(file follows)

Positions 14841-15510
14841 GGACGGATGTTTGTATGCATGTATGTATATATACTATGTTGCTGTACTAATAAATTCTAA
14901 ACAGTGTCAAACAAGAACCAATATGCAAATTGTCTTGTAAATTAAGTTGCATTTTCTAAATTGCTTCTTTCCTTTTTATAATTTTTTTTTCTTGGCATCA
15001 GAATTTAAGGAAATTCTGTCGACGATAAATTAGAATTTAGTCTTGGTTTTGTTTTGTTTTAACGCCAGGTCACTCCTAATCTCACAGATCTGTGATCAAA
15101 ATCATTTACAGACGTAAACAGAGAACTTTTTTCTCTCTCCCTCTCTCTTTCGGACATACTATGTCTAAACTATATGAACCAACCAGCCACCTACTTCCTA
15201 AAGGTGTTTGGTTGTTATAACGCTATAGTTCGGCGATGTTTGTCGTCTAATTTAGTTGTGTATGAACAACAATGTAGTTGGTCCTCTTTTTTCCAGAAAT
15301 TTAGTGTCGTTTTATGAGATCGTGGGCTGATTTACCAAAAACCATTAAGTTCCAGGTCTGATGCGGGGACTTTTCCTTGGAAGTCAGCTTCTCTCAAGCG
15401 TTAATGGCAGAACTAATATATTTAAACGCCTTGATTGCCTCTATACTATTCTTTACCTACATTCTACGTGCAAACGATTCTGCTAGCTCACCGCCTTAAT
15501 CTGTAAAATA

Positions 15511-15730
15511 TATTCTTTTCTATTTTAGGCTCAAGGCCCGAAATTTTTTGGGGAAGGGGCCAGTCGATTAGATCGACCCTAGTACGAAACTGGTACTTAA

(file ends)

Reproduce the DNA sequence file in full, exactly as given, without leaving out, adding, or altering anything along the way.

Positions 14841-15510
14841 GGACGGATGTTTGTATGCATGTATGTATATATACTATGTTGCTGTACTAATAAATTCTAA
14901 ACAGTGTCAAACAAGAACCAATATGCAAATTGTCTTGTAAATTAAGTTGCATTTTCTAAATTGCTTCTTTCCTTTTTATAATTTTTTTTTCTTGGCATCA
15001 GAATTTAAGGAAATTCTGTCGACGATAAATTAGAATTTAGTCTTGGTTTTGTTTTGTTTTAACGCCAGGTCACTCCTAATCTCACAGATCTGTGATCAAA
15101 ATCATTTACAGACGTAAACAGAGAACTTTTTTCTCTCTCCCTCTCTCTTTCGGACATACTATGTCTAAACTATATGAACCAACCAGCCACCTACTTCCTA
15201 AAGGTGTTTGGTTGTTATAACGCTATAGTTCGGCGATGTTTGTCGTCTAATTTAGTTGTGTATGAACAACAATGTAGTTGGTCCTCTTTTTTCCAGAAAT
15301 TTAGTGTCGTTTTATGAGATCGTGGGCTGATTTACCAAAAACCATTAAGTTCCAGGTCTGATGCGGGGACTTTTCCTTGGAAGTCAGCTTCTCTCAAGCG
15401 TTAATGGCAGAACTAATATATTTAAACGCCTTGATTGCCTCTATACTATTCTTTACCTACATTCTACGTGCAAACGATTCTGCTAGCTCACCGCCTTAAT
15501 CTGTAAAATA

Positions 15511-15730
15511 TATTCTTTTCTATTTTAGGCTCAAGGCCCGAAATTTTTTGGGGAAGGGGCCAGTCGATTAGATCGACCCTAGTACGAAACTGGTACTTAA